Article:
Dashboard Confessional is an American rock band from Florida. Formed in 1999, it originated as a solo project of Chris Carrabba while he was in the band Further Seems Forever; after performing on the debut albums of both artists, he left Further Seems Forever to concentrate on Dashboard Confessional. By 2002, Carrabba recruited three other musicians for Dashboard Confessional, including former Further Seems Forever bandmate Jerry Castellanos.
- Chris Carrabba - Lead Vocals, Guitar, Piano (1999Present)
- John Lefler - Lead Guitar, Backing Vocals, Piano (2002Present)
- Scott Shoenbeck - Bass, Backing Vocals (2002Present)
- Mike Marsh - Drums, Backing Vocals (2002Present)
- Dan Bonebrake - Bass, Backing Vocals
- John Ralston - Guitar (touring)
- Mike Stroud - Strings (touring)
- Andrew Marshall - Guitar (touring)
- Susan Sherouse - Violin (touring)
- The Swiss Army Romance (2000)
- The Places You Have Come to Fear the Most (2001)
- A Mark, a Mission, a Brand, a Scar (2003)
- Dusk and Summer (2006)
- The Shade of Poison Trees (2007)
- Alter the Ending (2009)
- Crooked Shadows (2018)
The band exhibits the following tropes:
- Album Title Drop - The Places You Have Come To Fear The Most and Dusk and Summer
- The band's name itself is derived from a lyric in "The Sharp Hint of New Tears": "On the way home, this car hears my confessions."
- Alternative Rock
- I Am the Band - Chris Carrabba, initially.
- Scary Musician, Harmless Music: Chris Carrabba has teen idol good looks and tattoos up and down his arms. His music seems to fit more with his big Disney eyes than with his "badass" ink.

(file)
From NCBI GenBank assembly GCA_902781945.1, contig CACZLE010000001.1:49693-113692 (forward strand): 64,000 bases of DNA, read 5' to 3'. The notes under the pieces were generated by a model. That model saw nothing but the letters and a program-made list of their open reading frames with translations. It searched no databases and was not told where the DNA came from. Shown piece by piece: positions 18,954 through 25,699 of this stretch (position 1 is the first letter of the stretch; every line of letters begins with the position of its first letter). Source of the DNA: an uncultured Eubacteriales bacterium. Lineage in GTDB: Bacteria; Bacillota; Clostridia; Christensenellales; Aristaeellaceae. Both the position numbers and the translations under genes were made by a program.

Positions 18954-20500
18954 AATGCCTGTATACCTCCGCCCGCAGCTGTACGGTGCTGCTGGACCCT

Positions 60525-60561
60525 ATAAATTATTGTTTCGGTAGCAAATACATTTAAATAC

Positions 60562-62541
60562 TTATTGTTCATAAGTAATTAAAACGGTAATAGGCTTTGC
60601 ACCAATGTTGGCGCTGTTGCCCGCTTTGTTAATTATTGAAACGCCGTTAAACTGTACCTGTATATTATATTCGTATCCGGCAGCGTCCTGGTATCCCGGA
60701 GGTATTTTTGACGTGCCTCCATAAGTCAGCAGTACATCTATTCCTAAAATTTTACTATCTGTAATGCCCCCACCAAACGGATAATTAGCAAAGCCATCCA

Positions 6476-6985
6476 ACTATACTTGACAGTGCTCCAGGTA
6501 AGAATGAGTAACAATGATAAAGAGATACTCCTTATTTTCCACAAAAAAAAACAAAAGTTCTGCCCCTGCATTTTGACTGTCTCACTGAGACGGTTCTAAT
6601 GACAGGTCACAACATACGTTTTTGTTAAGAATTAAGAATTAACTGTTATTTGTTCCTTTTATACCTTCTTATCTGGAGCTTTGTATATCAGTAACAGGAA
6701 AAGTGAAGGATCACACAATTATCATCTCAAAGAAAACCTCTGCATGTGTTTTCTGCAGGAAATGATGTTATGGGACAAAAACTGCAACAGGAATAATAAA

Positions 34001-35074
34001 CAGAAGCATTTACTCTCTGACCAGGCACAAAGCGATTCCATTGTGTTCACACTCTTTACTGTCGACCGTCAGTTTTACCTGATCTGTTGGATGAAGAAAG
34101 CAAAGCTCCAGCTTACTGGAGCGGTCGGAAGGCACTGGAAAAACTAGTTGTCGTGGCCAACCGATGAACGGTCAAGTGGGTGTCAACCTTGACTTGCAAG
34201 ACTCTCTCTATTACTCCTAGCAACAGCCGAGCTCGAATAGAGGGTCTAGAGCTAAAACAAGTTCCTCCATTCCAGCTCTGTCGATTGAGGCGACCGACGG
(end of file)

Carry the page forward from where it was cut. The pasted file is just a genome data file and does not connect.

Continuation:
The band's songs exhibit the following tropes:
- Audience Participation Song: Frankly, the only reason for attending a Dashboard show is to sing the songs back to them. This happens enough that Chris Carrabba will regularly schedule an "acoustic" tour in which he just shows up on a stage with his guitar and lets the audience sing for him.
- His standard opening line upon taking the stage: "Let's sing some songs together"
- Blessed with Suck: The woman in "Belle of the Boulevard" has Head-Turning Beauty deconstructed instead, where it's implied that her beauty and seemingly perfect life is masking the unhappy life she has, and ends up engaging in shady things such as alcohol and is seen as "easy" by men.
- BrotherSister Incest: Possibly in "The Secret's In The Telling." Lyrics like 'we keep this secret in our blood' would, at least, seem to imply this trope.
- Concept Album: The So Impossible EP is this. The protagonist pines for a girl in "For You To Notice"; the girl invites him to a party with her in "So Impossible"; he prepares for the party in "Remember to Breathe"; and "Hands Down" recounts the happy conclusion of the date.
- Dreaming of a White Christmas: The music video for the Dashboard Confessional song "Stolen" shows it snowing at the Hotel Del Coronado in... Coronado, CA. It NEVER snows in Coronado. Ever.
- Gold Digger: "Where There's Gold..." is all about this trope.
- Love Nostalgia Song: "Hands Down"
- New Sound Album: The first two albums were primarily acoustic with some electric backing. A Mark, a Mission, a Brand, a Scar and Alter The Ending dip into full on alternative rock, with Dusk and Summer and The Shade of Poison Trees retain the acoustic/electric mix.
- Perishing Alt-Rock Voice: Chris can sure hit some notes there.
- Shout-Out: In "Matters Of Blood and Connection":Chris: Draw well from the funds in the trust, thanks to the fathers of fortunate sons.
- Stepford Smiler: "The Places You Have Come To Fear The Most" is about a Type A."Buried deep as you can dig inside yourself, hidden in the public eye
such a stellar monument to loneliness.
Laced with brilliant smiles and shining eyes,
perfect makeup, but you're barely scraping by.
- What the Hell Is That Accent?: Asked to the person mentioned in "Matters Of Blood and Connections", who uses a fake accent and outfit to try and pass herself as a street kid, despite her obvious wealth and status:Chris: Why do you speak with that accent now? Everyone knows you're not from the streets.
- Unplugged Version - An amusing inversion. Many of the songs on Dashboard's Unplugged album, while still acoustic, appeared for the first time played by a full band. Dashboard would later on release several electrified versions of previously acoustic songs.